LUDWIGSHAFEN, GERMANY — BASF SE (Hall 5/C21) is bringing a reorganized plastics business and a host of new materials and applications from across the engineering resins spectrum to the K 2013 show.
The reorganization went into effect early this year and now includes four units: performance materials (including epoxy, nylon, polyurethane), monomers (including toluene di-isocyanate), intermediates (including amines) and petrochemicals (including other plastics).
The changes will help BASF grow in its strong automotive market, as well as in up-and-coming sectors such as wind power and bioplastics, board Vice Chairman Martin Brudermüller said at a pre-K press event at the firm's headquarters in Ludwigshafen.
"We always want to be 2 percent ahead of the market, and act accordingly when we find the right solutions," Brudermüller said.
Recent BASF growth initiatives highlighted by Brudermüller included increasing expanded polystyrene capacity in Ludwigshafen, as well as opening a new plant with almost 700 million pounds of capacity for PU feedstock TDI there in 2014.
New BASF materials can contribute to lightweighting in vehicles, which then creates fuel savings, performance materials President Raimar Jahn said high-performance composites increasingly are being used in auto body and chassis applications.
"Innovation can be great fun if you have a broad range of material to work with," Jahn said.
In plastic additives, BASF just opened a 35 million-pound-capacity plant making customer-specific blends in Bahrain. The unit also is making Joncryl-brand additives at a plant in McIntosh, Ala. That material can repair split polymer chains in PET recycling, officials said.
* Ultracom-brand composites, made from Ultramid-brand nylon and continuous fibers. The first high-volume auto components made from Ultracom will be on display at the show, engineering plastics lightweight team head Andreas Wollny said. The material already has been used in seats in Opel Astra vehicles.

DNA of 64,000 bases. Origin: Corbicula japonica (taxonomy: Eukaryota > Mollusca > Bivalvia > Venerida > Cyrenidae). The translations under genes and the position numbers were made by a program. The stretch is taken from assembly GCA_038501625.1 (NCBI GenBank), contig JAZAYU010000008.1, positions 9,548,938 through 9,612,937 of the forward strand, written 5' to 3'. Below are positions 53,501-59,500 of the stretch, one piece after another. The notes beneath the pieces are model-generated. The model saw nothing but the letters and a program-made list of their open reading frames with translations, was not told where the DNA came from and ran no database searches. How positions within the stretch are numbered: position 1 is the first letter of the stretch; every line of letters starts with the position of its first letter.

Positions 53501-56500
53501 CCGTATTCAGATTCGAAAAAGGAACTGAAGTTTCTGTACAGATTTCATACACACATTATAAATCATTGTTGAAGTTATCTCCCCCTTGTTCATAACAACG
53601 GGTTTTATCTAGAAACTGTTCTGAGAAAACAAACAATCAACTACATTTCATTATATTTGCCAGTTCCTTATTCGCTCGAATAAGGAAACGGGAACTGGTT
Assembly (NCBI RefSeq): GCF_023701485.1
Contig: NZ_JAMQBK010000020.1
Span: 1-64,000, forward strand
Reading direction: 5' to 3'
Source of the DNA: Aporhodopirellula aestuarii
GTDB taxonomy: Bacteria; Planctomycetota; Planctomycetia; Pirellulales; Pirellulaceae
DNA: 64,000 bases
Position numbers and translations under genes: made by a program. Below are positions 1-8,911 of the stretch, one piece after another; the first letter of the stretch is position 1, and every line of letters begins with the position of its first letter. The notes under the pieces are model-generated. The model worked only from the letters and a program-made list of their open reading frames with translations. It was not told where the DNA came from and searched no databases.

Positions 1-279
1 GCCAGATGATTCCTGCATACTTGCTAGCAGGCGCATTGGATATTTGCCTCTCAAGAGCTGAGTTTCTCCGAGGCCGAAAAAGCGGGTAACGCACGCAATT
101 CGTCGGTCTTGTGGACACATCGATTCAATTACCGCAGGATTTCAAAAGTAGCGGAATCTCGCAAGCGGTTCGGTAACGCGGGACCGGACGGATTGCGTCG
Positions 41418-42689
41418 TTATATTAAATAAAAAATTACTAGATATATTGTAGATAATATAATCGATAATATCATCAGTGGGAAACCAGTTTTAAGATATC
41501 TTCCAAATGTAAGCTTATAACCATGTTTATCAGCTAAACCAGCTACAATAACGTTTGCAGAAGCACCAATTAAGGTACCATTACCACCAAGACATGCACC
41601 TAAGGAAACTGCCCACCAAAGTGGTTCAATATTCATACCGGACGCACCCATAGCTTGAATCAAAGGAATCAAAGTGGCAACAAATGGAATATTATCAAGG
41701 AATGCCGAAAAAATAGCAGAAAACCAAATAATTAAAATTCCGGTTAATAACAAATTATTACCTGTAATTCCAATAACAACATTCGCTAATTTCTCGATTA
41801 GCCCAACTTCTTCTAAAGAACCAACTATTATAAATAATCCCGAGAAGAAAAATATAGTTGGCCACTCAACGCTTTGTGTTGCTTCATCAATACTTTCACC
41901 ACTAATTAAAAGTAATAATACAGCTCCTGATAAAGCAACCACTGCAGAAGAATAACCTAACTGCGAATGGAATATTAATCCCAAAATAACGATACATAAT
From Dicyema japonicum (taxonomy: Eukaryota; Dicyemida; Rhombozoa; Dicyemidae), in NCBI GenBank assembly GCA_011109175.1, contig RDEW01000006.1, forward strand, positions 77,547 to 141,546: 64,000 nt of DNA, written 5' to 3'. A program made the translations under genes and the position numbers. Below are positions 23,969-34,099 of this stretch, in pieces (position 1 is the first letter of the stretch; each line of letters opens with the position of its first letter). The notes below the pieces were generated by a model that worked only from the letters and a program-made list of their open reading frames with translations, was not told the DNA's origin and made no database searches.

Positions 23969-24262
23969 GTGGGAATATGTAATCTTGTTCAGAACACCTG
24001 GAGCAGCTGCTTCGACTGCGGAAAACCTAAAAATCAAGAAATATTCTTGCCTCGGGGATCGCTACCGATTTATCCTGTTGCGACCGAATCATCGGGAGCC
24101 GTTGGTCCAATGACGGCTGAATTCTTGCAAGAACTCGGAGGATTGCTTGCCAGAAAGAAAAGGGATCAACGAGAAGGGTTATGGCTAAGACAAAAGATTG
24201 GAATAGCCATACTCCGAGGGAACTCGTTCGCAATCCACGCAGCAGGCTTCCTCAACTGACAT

* High-temperature-resistant grades of Ultramid for extrusion blow molding, allowing for the production of pipes from the material. The material offers better performance than polypropylene, according to automotive market development executive Martin Volker. The new grades now are available in sample amounts, but will be sold in commercial volumes after the show, he said.
* Flexible Ultramid grades for extruded pipe and tubing in automotive and gas applications. One grade is targeted at liquid conveying at high temperatures, while another is intended for vacuum and vent lines, according to automotive product development executive Matthias Scheibitz. The materials offer good stress cracking performance, low water absorption and good chemical resistance, Scheibitz added.
* A new grade of Ultradur-brand polybutylene terephthalate for fiberoptic cables, allowing for the handling of increased Internet traffic. The cables can contain up to 12 fibers and can protect against kinking and crush resistance, said universal business development executive Simon Kniesel.
* A new hydrolysis-resistant Ultradur PBT for auto electronics. The material can be used in plugs, connectors and housings, electrical/electronic business development executive Peter Eibeck said. Grades that are 15 and 30 percent glass-filled are available. They offer long service life under intense conditions, Eibeck added.
* New Elastostat-brand TPU compounds with anti-static properties to prevent failure of electronic components or ignition risk from gases and dust. The new grades are easy to process and can be used in intermediate bulk containers or large bags for combustible liquids or dusty goods, PU elastomers sales specialist Anja Oltmanns said. They also can be used in pipelines, hoses and conveyor belts.
BASF ranks as one of the world's largest makers of chemicals, specialty plastics and plastic additives. The firm employs more than 110,000 worldwide and posted sales of almost $94 billion in 2012.